Finally found a chance to put down the “Honey-Do” list and invest some time in getting another post out. It doesn’t help that the back is still angered, but I got tired of it controlling me so sucked it up and started walking.. then walking some more.. then walking multiple times a day (for ~9 miles a day) and then extending those miles (6-7 miles at one time) and then said hell with it and ran a quick 5k today. Note to self, walking might be better for a tweaked back, but it doesn’t do much for runner lungs. We’ll see how it goes when I wake up tomorrow – fingers crossed. The good news is I’ve had extra time to attack the backlog of images and can say with a gleam in my eye I’ve been able to process all the “carefree and spirited adventures” up to 2 years ago. I might have to get the whiskey out for that celebration ha!
One of the “larks” my brother and I went on was back in July 2017. We headed down to Havana IL to see if there were any new visitors at the Emiquon National Wildlife Refuge. Emiquon is a gem of a place for us birders to look for visitors as they move through the migration corridor. This site along with Chautauqua and Meredosia NWRs are managed under the Illinois River National Wildlife and Fish Refuges Complex. Established in 1993, this restored wetland habitat sits at the confluence of the Illinois and Spoon River and according to the U.S. Fish and Wildlife Service now covers 2600 acres.
Hit the jump to a few more profiles of this rather dapper looking Sparrow.
Having pretty much covered most of the key areas of Emiquon, we took a quick drive through Havana proper (eats and drains) and made our way to its sister NWR at Chautauqua. Chautauqua is as interesting in person as it is trying to get the name spelled right. Nestled near Goofy Ridge, IL (I kid you not) you are likely to find a wide range of conditions throughout the season. Huge flocks of migratory birds will take a rest in its wide channels providing a multitude of viewing angles thanks to walkable levees that cross and parallel the wetlands. Go there later in the summer when the water starts to leave the banks and you’ll have to hold your nose from the stench of the thousands of dead carp oblivious to the dangers of staying out of the shallow pools. While Ron and I spent a loooong time trying to get the feeding Tree Sparrows shots (link here), a quick visitor caught my eye at the waterline.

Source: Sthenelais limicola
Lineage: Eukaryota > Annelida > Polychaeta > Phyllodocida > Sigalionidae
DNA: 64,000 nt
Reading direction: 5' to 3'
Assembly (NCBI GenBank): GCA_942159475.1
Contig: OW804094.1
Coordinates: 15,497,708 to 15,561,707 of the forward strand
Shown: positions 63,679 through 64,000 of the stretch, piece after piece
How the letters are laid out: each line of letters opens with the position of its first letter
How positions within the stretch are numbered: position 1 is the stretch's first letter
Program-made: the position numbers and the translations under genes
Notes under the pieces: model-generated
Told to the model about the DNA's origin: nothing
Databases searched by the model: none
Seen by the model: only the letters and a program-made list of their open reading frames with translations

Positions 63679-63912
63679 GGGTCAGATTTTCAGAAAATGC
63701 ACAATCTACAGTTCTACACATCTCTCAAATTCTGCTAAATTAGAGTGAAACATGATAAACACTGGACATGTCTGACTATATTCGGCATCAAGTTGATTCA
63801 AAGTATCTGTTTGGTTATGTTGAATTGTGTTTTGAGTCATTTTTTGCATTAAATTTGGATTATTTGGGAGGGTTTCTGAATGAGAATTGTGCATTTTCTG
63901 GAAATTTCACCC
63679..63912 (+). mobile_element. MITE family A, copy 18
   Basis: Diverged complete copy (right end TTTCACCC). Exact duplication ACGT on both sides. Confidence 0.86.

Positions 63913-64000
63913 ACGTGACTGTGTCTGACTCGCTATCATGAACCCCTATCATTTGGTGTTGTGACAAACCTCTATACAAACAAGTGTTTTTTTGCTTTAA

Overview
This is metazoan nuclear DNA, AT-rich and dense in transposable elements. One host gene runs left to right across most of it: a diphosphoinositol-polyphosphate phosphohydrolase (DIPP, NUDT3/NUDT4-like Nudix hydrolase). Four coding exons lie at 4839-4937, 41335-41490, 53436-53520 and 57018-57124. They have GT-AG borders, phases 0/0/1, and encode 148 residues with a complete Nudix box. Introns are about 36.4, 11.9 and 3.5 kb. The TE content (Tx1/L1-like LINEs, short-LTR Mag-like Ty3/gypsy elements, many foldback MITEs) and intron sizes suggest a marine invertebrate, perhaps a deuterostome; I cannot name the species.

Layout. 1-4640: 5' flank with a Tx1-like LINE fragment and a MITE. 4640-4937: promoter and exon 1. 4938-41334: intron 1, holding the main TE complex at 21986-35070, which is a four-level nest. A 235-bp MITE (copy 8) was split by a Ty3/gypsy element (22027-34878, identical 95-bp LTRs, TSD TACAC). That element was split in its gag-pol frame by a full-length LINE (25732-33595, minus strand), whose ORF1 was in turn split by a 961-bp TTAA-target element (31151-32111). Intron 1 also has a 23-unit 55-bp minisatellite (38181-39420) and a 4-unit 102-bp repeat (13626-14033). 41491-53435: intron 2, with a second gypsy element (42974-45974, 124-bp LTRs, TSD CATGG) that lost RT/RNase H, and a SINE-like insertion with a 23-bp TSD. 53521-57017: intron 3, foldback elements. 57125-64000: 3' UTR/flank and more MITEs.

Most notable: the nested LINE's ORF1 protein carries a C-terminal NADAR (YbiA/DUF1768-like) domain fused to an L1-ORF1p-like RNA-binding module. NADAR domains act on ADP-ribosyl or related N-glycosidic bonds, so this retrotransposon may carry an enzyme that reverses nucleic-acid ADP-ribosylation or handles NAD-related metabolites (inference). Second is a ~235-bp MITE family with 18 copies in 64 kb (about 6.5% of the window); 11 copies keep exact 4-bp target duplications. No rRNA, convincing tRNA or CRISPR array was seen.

At first I thought it was your standard Sparrow – perhaps a Chipping, Field or Song based on the standard residents in the area. Fortunately, the very defined face pattern caused me to second guess… add to that it seemed larger than those other species – at least longer. A quick run through my mental reference charts and came to the conclusion this was possibly a Lark Sparrow. More notable as a bird I didn’t have checked off my list. The Beast was brought to bear on it and managed to get a few shots in the tin before it headed off down the levee. Being the kind soul that I am, made sure Ron also got a few snaps as this was a void on his massive list as well. (Note, thanks to Ron’s “Great Bit Bucket in the Sky” event his shots of this bird have … let’s just say lost polarity for the IT geeks out there. By our birding rules, since we were both there he is allowed to use my shots and take credit for the check as long as he makes notice on his blog (hey now, not nice to laugh, he promises to start blogging soon hehehe). Meanwhile, here is the back profile for our Lark specimen. Very distinct white outlining of the back feathering and the tail is definitely long for the Sparrow family – matches the overall long profile of the perched form.
Yikes, out of shots – better get to some interesting time as a thank you for the time investment. With the exception of really the eastern 6th these Lark Sparrows are fairly prevalent during some point of the season. They tend to breed in Great Plains-West which is confirmed by this spotting. For the stunner this Sparrow is, I must say there are few interesting facts about this species. Cornell mentioned they have a fairly elaborate mating courtship that reminds me of a Wild Turkey strut where the wings are dropped to the ground and the tail is spread (of course, the feathers are not raised up like the Turkey). I did not get a chance in the few moments we had together to hear their song. Bummed, as they definitely have an interesting “jumble” (to steal Cornell’s word) of varying notes interspersed with a buzz or trill – clever bastards will also mix it up to confuse the hell out of us birders.
Well, will call it a post there – I swear to god that paint can just moved closer to me…. or maybe it was Linda pushing it closer to me in some form of nudge to get back to the Honey-Do list. Oh, and I had forgotten the other use of the term “lark” until it popped up on one of my searches – yes, you guessed it, “a carefree and spirited adventure”.